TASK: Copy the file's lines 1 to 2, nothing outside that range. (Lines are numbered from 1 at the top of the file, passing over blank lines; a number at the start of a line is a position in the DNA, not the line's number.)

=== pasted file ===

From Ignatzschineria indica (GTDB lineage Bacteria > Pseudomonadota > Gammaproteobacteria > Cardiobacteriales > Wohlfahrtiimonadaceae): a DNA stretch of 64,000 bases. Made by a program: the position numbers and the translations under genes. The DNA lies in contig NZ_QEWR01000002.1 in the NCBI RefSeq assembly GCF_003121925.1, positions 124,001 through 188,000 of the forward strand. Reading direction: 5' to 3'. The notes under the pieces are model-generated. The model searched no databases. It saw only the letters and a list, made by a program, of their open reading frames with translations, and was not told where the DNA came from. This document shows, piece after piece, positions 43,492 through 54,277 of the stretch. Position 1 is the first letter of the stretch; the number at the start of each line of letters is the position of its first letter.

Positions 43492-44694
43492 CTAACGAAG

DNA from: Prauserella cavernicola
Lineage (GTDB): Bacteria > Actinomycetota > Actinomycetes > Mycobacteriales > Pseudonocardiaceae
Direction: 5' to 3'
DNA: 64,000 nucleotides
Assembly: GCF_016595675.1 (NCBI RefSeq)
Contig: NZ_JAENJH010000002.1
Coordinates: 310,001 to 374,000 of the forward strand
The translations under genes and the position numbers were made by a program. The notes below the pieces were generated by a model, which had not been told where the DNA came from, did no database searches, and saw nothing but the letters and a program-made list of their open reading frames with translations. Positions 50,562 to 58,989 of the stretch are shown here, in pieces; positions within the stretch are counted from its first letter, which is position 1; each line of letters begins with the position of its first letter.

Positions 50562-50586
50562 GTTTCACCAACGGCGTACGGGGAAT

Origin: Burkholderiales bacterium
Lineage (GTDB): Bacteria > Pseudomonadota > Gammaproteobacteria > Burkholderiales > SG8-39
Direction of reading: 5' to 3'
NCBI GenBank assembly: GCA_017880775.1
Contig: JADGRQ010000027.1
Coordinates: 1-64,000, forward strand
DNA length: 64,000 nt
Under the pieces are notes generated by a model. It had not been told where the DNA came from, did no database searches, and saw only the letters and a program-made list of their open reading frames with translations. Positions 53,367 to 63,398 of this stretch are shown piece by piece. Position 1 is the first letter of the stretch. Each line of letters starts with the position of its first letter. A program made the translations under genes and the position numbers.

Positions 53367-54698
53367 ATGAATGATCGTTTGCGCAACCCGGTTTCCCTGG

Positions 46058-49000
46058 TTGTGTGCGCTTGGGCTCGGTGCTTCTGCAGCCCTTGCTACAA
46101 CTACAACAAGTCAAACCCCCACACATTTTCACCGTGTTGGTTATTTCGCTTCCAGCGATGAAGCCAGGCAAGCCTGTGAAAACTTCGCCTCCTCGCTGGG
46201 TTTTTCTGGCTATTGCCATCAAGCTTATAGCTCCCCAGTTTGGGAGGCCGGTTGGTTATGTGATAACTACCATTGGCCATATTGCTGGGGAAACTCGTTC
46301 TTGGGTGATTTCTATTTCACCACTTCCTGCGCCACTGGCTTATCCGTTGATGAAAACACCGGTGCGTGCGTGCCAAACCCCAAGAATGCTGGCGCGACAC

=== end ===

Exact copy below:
From Ignatzschineria indica (GTDB lineage Bacteria > Pseudomonadota > Gammaproteobacteria > Cardiobacteriales > Wohlfahrtiimonadaceae): a DNA stretch of 64,000 bases. Made by a program: the position numbers and the translations under genes. The DNA lies in contig NZ_QEWR01000002.1 in the NCBI RefSeq assembly GCF_003121925.1, positions 124,001 through 188,000 of the forward strand. Reading direction: 5' to 3'. The notes under the pieces are model-generated. The model searched no databases. It saw only the letters and a list, made by a program, of their open reading frames with translations, and was not told where the DNA came from. This document shows, piece after piece, positions 43,492 through 54,277 of the stretch. Position 1 is the first letter of the stretch; the number at the start of each line of letters is the position of its first letter.

Positions 43492-44694